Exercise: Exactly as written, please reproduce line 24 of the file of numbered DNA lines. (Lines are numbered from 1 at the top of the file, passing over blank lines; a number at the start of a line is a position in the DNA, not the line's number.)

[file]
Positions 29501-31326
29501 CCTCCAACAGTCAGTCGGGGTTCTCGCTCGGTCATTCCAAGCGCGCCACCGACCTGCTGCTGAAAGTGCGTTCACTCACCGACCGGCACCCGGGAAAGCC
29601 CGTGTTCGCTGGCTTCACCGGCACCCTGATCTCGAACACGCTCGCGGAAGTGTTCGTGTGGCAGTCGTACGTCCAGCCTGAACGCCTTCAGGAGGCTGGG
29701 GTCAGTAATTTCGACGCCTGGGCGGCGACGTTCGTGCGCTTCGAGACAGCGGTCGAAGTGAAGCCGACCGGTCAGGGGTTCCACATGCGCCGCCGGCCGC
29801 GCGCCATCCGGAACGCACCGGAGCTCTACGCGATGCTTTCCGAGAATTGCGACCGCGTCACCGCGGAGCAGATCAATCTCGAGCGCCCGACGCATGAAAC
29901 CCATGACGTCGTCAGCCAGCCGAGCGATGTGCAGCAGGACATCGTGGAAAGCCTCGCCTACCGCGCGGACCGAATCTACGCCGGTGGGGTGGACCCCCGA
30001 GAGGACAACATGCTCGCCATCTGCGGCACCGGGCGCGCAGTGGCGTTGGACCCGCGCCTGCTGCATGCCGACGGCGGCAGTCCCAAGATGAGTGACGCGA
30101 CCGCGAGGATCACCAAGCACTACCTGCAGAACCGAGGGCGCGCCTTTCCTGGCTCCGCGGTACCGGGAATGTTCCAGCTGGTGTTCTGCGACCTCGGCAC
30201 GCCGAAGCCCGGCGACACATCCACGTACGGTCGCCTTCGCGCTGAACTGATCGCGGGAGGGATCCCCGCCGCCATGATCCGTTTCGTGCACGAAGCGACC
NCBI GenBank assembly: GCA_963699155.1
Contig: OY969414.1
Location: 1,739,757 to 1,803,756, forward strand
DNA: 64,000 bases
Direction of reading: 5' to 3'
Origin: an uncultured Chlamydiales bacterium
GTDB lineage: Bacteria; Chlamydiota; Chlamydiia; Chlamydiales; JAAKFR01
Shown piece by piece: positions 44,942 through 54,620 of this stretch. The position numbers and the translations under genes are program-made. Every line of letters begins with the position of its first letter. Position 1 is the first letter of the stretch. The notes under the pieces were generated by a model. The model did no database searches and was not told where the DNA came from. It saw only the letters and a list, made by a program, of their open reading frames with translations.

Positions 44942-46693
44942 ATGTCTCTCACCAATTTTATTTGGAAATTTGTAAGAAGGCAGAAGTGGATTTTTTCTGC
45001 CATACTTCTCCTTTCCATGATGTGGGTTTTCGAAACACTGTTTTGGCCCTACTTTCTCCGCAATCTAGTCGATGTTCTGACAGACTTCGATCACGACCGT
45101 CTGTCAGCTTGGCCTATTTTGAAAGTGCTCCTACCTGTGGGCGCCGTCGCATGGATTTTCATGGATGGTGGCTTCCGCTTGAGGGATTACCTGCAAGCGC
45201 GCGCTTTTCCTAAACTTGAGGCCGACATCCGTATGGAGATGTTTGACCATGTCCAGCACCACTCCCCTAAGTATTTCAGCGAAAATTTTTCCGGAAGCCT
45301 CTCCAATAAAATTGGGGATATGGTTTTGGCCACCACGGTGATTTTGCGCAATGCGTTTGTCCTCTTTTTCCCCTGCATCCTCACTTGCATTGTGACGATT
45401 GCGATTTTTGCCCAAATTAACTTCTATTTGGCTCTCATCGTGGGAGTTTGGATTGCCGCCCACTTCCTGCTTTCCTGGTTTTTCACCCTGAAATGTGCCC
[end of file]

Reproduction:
45401 GCGATTTTTGCCCAAATTAACTTCTATTTGGCTCTCATCGTGGGAGTTTGGATTGCCGCCCACTTCCTGCTTTCCTGGTTTTTCACCCTGAAATGTGCCC